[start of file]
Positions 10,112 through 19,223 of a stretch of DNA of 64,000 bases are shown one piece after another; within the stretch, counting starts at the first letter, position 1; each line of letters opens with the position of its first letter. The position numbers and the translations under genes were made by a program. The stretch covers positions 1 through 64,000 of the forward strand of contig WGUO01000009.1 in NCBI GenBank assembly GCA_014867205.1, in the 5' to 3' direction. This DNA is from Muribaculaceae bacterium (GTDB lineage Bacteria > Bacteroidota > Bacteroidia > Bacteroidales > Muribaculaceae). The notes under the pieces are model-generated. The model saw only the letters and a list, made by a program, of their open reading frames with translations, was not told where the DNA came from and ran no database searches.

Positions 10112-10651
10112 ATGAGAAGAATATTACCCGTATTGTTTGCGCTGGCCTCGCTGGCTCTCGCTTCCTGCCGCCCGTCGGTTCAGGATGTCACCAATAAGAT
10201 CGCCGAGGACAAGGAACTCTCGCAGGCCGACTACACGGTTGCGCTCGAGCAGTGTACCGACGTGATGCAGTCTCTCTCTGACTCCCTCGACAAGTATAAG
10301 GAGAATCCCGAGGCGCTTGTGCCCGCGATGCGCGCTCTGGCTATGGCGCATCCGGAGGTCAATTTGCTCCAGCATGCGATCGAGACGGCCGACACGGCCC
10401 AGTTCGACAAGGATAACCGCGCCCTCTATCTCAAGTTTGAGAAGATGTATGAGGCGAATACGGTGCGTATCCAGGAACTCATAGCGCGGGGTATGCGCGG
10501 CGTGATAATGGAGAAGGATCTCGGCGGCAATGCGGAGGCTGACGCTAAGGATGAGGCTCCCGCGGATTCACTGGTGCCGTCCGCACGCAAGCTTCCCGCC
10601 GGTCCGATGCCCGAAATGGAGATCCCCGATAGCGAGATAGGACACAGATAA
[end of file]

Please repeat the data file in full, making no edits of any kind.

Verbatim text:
Positions 10,112 through 19,223 of a stretch of DNA of 64,000 bases are shown one piece after another; within the stretch, counting starts at the first letter, position 1; each line of letters opens with the position of its first letter. The position numbers and the translations under genes were made by a program. The stretch covers positions 1 through 64,000 of the forward strand of contig WGUO01000009.1 in NCBI GenBank assembly GCA_014867205.1, in the 5' to 3' direction. This DNA is from Muribaculaceae bacterium (GTDB lineage Bacteria > Bacteroidota > Bacteroidia > Bacteroidales > Muribaculaceae). The notes under the pieces are model-generated. The model saw only the letters and a list, made by a program, of their open reading frames with translations, was not told where the DNA came from and ran no database searches.

Positions 10112-10651
10112 ATGAGAAGAATATTACCCGTATTGTTTGCGCTGGCCTCGCTGGCTCTCGCTTCCTGCCGCCCGTCGGTTCAGGATGTCACCAATAAGAT
10201 CGCCGAGGACAAGGAACTCTCGCAGGCCGACTACACGGTTGCGCTCGAGCAGTGTACCGACGTGATGCAGTCTCTCTCTGACTCCCTCGACAAGTATAAG
10301 GAGAATCCCGAGGCGCTTGTGCCCGCGATGCGCGCTCTGGCTATGGCGCATCCGGAGGTCAATTTGCTCCAGCATGCGATCGAGACGGCCGACACGGCCC
10401 AGTTCGACAAGGATAACCGCGCCCTCTATCTCAAGTTTGAGAAGATGTATGAGGCGAATACGGTGCGTATCCAGGAACTCATAGCGCGGGGTATGCGCGG
10501 CGTGATAATGGAGAAGGATCTCGGCGGCAATGCGGAGGCTGACGCTAAGGATGAGGCTCCCGCGGATTCACTGGTGCCGTCCGCACGCAAGCTTCCCGCC
10601 GGTCCGATGCCCGAAATGGAGATCCCCGATAGCGAGATAGGACACAGATAA